MULTAN, Pakistan (AP) — Pakistan on Wednesday arrested a radical cleric and U.S.-wanted terror suspect implicated in the 2008 Mumbai attacks, officials said, just days ahead of Prime Minister Imran Khan’s trip to Washington.
Hafiz Saeed was taken into custody in Punjab province while traveling from the eastern city of Lahore to the city of Gujranwala, according to counterterrorism official Mohammad Shafiq.
Saeed founded the Lashkar-e-Taiba group, which was blamed for the Mumbai attacks that killed 166 people. His charity organizations, Jamaat-ud-Dawa and Falah-e-Insaniat, are alleged fronts for Lashkar-e-Taiba.
The United States has offered a $10 million reward for Saeed’s arrest and Washington recently stepped up pressure on Islamabad to crack down on terror groups.
In response, Pakistan registered over a dozen cases against Saeed and several of his associates, accusing them of funding militant groups through charities and leading to Wednesday’s arrest.
“After a ten year search, the so-called “mastermind” of the Mumbai Terror attacks has been arrested in Pakistan,” President Donald Trump tweeted Wednesday. “Great pressure has been exerted over the last two years to find him!”
Prime Minister Imran Khan was to leave for Washington over the weekend on his first official visit to the United States as premier.
After his arrest, Saeed was taken before a judge and was ordered held in jail until the next hearing on Tuesday, Shafiq said. The cleric had been en route to Gujranwala to post bail in the terror financing case but was detained before he could do so.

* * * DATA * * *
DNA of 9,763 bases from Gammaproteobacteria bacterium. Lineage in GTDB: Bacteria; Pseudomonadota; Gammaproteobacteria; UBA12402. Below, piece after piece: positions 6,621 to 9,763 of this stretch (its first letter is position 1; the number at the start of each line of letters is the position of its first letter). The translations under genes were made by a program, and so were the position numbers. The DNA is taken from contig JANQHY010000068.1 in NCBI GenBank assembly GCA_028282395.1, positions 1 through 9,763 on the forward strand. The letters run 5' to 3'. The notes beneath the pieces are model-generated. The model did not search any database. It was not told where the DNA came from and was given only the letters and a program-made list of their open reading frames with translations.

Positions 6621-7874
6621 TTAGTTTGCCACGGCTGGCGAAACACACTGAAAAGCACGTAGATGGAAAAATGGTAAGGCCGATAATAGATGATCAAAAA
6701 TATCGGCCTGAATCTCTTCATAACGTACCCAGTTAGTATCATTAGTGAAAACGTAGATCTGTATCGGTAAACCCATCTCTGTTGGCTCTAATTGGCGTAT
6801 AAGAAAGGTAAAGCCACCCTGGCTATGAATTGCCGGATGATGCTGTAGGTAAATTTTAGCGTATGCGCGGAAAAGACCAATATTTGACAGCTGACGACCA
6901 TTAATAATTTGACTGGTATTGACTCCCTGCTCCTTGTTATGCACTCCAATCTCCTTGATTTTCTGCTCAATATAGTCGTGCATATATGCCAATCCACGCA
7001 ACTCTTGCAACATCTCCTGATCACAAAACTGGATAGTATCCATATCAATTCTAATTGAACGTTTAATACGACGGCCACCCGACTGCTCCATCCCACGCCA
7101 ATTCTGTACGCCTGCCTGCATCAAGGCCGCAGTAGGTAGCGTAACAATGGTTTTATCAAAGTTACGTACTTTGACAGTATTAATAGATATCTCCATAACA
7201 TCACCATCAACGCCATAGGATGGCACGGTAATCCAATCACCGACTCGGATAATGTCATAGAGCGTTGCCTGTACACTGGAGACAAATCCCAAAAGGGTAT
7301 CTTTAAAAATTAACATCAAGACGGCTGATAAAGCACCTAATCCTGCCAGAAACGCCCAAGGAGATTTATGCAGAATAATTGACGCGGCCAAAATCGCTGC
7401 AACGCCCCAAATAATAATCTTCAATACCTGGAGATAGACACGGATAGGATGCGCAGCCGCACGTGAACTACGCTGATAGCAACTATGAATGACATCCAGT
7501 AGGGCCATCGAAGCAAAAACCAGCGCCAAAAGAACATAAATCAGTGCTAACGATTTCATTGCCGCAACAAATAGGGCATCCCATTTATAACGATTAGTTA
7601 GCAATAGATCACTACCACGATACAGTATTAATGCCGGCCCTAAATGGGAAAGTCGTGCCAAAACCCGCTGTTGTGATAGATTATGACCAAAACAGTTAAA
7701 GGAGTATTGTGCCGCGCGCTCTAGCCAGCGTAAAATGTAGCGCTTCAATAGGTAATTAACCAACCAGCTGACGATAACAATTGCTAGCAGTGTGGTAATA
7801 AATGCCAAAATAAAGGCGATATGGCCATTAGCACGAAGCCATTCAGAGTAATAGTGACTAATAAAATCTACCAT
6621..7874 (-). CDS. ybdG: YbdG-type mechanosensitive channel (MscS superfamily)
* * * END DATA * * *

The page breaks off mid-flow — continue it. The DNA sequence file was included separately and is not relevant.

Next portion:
In Pakistan, a suspect can be free on bail pending investigation and trial.
Saeed’s spokesman Nadim Awan denounced the arrest and said the cleric had dissociated himself from Lashker-e-Taiba in 2001 and has had no links with the organization since then. Lashker-e-Taiba was banned in 2002.
Awan said they would challenge Saeed’s arrest before a higher court.
Until the terror financing case, Saeed had for months lived freely in Pakistan, often addressing anti-India rallies for which he became popular amid a dramatic confrontation between the two nuclear-armed rivals earlier this year.
Saeed’s two charities were banned in February last year, and the government froze their assets in compliance with a U.N. request. Pakistan’s Supreme Court last September allowed them to resume operations only to be banned again earlier this year under a government action plan against terrorism and extremism.
Previously, Saeed had been detained several times, along with some of his close aides, but had not been charged or put on trial.
He was taken into custody in January last year and kept under house arrest for 11 months until a court order ended his detention in November. He was also detained in 2001 and 2008, when he was kept confined to a government-run house and at his home.
In recent months, the government also took over schools, mosques, seminaries and all properties linked to Saeed’s charities and froze their assets.
Pakistan is currently on the Financial Action Task Force’s grey list, denoting its status as a haven for money laundering. It has until October to avoid black listing.
Associated Press writers Zaheer Babar in Lahore, Pakistan; Zarar Khan in Karachi, Pakistan and Darlene Superville in Washington contributed to this report.